B.C. delays carbon tax increase to help with COVID-19 recovery
Clean energy think tank Pembina Institute says decision 'sends the wrong signal'
The B.C. government is hitting pause on a scheduled increase in the carbon tax, as residents and businesses continue to struggle financially because of the COVID-19 pandemic.
The province announced Wednesday that it has officially pushed back the next jump in price to April 2021, a full year after the change was supposed to happen. Until then, the carbon tax rate will remain at $40 per tonne of carbon dioxide equivalent (tCO2e.)
"This change will give businesses and families more time to recover from the COVID-19 pandemic, while still meeting the required federal carbon-pricing backstop rate of $50 per tCO2e by 2022," the finance ministry said in a press release.
The increase to $45 per tCO2e was originally scheduled to happen in April of this year, but it had been put on hold until at least October as the province tried to deal with the fallout caused by the novel coronavirus.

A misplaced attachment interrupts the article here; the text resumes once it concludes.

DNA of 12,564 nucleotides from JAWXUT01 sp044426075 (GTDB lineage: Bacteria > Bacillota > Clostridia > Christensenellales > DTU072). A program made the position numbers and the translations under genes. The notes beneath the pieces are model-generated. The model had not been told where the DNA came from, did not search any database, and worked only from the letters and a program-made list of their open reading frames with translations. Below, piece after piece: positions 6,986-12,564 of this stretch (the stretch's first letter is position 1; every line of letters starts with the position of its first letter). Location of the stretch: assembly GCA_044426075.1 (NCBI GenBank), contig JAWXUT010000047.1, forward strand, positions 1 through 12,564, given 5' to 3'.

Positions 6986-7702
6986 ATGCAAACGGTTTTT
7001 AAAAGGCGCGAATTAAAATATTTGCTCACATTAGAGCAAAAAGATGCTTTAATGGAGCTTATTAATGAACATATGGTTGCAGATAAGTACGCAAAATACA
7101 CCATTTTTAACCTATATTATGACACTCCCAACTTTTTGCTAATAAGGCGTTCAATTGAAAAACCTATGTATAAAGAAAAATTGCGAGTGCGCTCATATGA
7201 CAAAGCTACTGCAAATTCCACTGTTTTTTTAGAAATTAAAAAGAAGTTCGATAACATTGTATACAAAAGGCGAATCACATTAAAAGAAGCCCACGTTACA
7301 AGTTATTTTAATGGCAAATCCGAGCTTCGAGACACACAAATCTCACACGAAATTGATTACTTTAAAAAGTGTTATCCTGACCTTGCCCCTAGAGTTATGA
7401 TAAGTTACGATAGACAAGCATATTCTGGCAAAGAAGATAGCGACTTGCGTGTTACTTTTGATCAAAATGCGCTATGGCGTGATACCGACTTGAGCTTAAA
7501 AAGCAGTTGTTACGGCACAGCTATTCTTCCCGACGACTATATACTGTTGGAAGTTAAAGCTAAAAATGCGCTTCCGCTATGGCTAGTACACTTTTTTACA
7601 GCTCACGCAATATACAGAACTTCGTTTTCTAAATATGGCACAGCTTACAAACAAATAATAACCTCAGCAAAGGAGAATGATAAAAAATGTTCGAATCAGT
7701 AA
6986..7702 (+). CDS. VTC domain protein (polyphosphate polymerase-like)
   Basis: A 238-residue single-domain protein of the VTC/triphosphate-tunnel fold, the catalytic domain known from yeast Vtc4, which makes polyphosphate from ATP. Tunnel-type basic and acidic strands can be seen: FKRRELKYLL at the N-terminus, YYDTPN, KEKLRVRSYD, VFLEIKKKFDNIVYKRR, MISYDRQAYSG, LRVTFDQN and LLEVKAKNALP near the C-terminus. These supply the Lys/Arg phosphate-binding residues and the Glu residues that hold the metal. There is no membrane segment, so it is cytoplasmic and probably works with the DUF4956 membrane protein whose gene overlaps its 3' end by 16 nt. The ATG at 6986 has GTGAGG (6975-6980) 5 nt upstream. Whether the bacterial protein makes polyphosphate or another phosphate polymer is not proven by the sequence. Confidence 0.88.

The continued delay has already attracted criticism from the Pembina Institute, a clean-energy think tank.
"We are concerned that the government's deferral of the next rate increase sends the wrong signal to investors and businesses that are leading the way to B.C.'s low-carbon economy. Now is not the time to slow B.C.'s momentum," the institute's national policy director, Josha MacNab, said in a press release.
The B.C. Green Party has also responded, charging that holding off on the increase will deprive the province of revenue at a time when it's most needed.
"This approach misses the mark and weakens the signal that we can build back better," MLA Sonia Furstenau said in a release.
"Instead of weakening the carbon tax for heavy emitting sectors, we should be leaning into the opportunity it provides to reinvest in economic recovery."
Meanwhile, B.C. is also delaying the implementation of two other changes to provincial taxes until next April, including the elimination of PST exemptions for sweetened carbonated beverages and new PST requirements for e-commerce businesses located outside B.C.
Quarterly instalment dates for the employer health tax have also been extended.